Thursday, September 05, 2013

Bay Bridge bike path: From $200 million to $1 billion

You could see the Bay Bridge bike path boondoggle coming way back in 2007 when I first wrote about it. From a low estimate of $160 million in 2001 to $1 billion today! Does anyone think that will be the actual price tag in the end?

The Bicycle Coalition thought that $200 million for the bike path was "a drop in the bucket," and they were undaunted by the $500 million estimate. Those drops keep getting a lot bigger, but they will never be too big for the bike people.

The Bay Bridge bike path project now qualifies as a megaproject, and the price tag will keep escalating, as all parties get on board the gravy train---unions, management, Bay Area "progressives" and their representatives in Sacramento and Washington, et al. Only the taxpayers will be left off the train, though they will be paying for the ticket, which will surely be a lot more than $1 billion.

Labels: ,


At 12:11 AM, Anonymous Anonymous said...

Rob, I thought you had lost it when you wrote the bike path could cost 1 BILLION, but I read your links posted, and realized you are using the historical evidence of what happened with the new Bay Bridge. Your 1 Billion estimate sounds very realistic. If they are saying 550 million now, you just know it will be at LEAST 1 billion! (Perhaps 1.5 billion!)

Why doesn't Leah Shahum raise the funds through her so-called huge membership? When she is on her next Bike Coalition sponsored trip to Europe so she can "learn" how to "improve" San Francisco she could have her members sponsor her by the mile. She seems to have done pretty well getting others to pay for her "learning" as she enjoys the South of France, Amsterdam, and other parts of Europe, all so she snap and blog pictures of happy people on bikes and then come back here to lecture us on how we must change.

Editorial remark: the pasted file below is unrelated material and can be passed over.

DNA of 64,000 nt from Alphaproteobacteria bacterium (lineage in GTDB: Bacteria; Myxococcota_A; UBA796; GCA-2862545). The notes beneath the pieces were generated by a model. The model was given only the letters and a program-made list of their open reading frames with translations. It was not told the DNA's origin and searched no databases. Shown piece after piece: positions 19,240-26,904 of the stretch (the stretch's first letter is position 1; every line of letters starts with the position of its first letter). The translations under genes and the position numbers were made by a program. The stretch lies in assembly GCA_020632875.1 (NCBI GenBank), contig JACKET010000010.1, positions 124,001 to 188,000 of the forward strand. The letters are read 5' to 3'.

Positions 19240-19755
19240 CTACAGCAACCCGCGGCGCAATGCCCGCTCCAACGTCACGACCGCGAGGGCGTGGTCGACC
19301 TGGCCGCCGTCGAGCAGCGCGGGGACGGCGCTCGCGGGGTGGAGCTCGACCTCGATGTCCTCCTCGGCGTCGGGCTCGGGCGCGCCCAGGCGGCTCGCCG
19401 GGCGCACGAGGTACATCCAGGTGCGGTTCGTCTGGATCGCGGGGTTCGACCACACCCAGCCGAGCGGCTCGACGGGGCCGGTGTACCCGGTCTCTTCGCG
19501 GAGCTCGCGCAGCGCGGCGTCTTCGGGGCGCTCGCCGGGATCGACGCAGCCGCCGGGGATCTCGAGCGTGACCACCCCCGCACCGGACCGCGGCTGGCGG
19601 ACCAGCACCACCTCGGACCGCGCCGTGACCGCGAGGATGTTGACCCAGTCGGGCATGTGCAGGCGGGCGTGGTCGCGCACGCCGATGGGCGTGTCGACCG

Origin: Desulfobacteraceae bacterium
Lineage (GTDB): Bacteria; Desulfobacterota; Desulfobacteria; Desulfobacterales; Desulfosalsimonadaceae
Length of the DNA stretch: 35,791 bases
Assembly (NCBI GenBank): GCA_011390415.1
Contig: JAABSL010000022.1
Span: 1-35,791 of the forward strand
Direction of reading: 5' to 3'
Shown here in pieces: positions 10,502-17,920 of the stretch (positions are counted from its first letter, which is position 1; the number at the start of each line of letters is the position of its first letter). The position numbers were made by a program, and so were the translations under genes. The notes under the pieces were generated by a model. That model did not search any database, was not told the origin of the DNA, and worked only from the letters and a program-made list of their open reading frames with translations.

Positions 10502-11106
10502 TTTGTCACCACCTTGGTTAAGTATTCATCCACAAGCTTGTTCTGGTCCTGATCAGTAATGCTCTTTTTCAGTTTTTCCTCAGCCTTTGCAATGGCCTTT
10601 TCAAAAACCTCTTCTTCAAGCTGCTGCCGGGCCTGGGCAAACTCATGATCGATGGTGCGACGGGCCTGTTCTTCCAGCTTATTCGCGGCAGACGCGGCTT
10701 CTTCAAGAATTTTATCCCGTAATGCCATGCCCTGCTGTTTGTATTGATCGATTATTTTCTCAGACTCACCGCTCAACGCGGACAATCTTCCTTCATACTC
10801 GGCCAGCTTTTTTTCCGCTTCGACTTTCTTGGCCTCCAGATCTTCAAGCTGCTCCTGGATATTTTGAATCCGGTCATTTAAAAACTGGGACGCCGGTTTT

At 1:54 PM, Blogger Michael Baehr said...

The Bay Bridge originally had a walking path (on both sides), and rail on the bottom.

The walking path and rail were removed to make way for our post-war car obsession, where only one transportation type was privileged over all others, and the right of an individual to cross the Bay under his own power was revoked.

Decades later, the BART system was built, at phenomenal expense, to replace the perfectly good rail lines that were removed.

Restoring pedestrian and bicycle access to the West span (and that is what it is - a restoration) will be the undoing of a huge mistake. And yes, mistakes tend to cost more to fix than they would cost to have been avoided in the first place.

Sorry about the price tag, Rob. Should've been done years ago.


Post a Comment

Links to this post:

Create a Link

<< Home